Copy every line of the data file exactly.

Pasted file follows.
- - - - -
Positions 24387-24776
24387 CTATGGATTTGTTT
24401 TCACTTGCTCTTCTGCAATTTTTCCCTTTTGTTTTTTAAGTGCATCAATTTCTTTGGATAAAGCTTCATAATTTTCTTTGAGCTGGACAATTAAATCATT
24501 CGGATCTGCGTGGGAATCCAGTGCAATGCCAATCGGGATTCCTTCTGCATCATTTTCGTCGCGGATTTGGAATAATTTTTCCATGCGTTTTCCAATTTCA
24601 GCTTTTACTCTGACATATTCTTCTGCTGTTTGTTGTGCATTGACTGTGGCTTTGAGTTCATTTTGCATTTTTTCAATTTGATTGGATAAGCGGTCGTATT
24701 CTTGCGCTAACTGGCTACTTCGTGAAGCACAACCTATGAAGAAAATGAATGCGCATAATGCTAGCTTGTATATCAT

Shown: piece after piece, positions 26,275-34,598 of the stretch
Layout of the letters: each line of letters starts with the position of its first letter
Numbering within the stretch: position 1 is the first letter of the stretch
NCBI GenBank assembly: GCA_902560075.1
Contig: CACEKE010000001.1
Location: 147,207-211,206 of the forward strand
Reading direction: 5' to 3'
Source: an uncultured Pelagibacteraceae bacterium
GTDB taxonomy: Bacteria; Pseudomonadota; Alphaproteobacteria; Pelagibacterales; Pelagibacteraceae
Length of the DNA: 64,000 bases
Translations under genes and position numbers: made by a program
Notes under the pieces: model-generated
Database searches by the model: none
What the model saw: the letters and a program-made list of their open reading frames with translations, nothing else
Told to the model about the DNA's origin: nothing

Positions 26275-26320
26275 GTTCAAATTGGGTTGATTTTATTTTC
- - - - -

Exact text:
Positions 24387-24776
24387 CTATGGATTTGTTT
24401 TCACTTGCTCTTCTGCAATTTTTCCCTTTTGTTTTTTAAGTGCATCAATTTCTTTGGATAAAGCTTCATAATTTTCTTTGAGCTGGACAATTAAATCATT
24501 CGGATCTGCGTGGGAATCCAGTGCAATGCCAATCGGGATTCCTTCTGCATCATTTTCGTCGCGGATTTGGAATAATTTTTCCATGCGTTTTCCAATTTCA
24601 GCTTTTACTCTGACATATTCTTCTGCTGTTTGTTGTGCATTGACTGTGGCTTTGAGTTCATTTTGCATTTTTTCAATTTGATTGGATAAGCGGTCGTATT
24701 CTTGCGCTAACTGGCTACTTCGTGAAGCACAACCTATGAAGAAAATGAATGCGCATAATGCTAGCTTGTATATCAT

Shown: piece after piece, positions 26,275-34,598 of the stretch
Layout of the letters: each line of letters starts with the position of its first letter
Numbering within the stretch: position 1 is the first letter of the stretch
NCBI GenBank assembly: GCA_902560075.1
Contig: CACEKE010000001.1
Location: 147,207-211,206 of the forward strand
Reading direction: 5' to 3'
Source: an uncultured Pelagibacteraceae bacterium
GTDB taxonomy: Bacteria; Pseudomonadota; Alphaproteobacteria; Pelagibacterales; Pelagibacteraceae
Length of the DNA: 64,000 bases
Translations under genes and position numbers: made by a program
Notes under the pieces: model-generated
Database searches by the model: none
What the model saw: the letters and a program-made list of their open reading frames with translations, nothing else
Told to the model about the DNA's origin: nothing

Positions 26275-26320
26275 GTTCAAATTGGGTTGATTTTATTTTC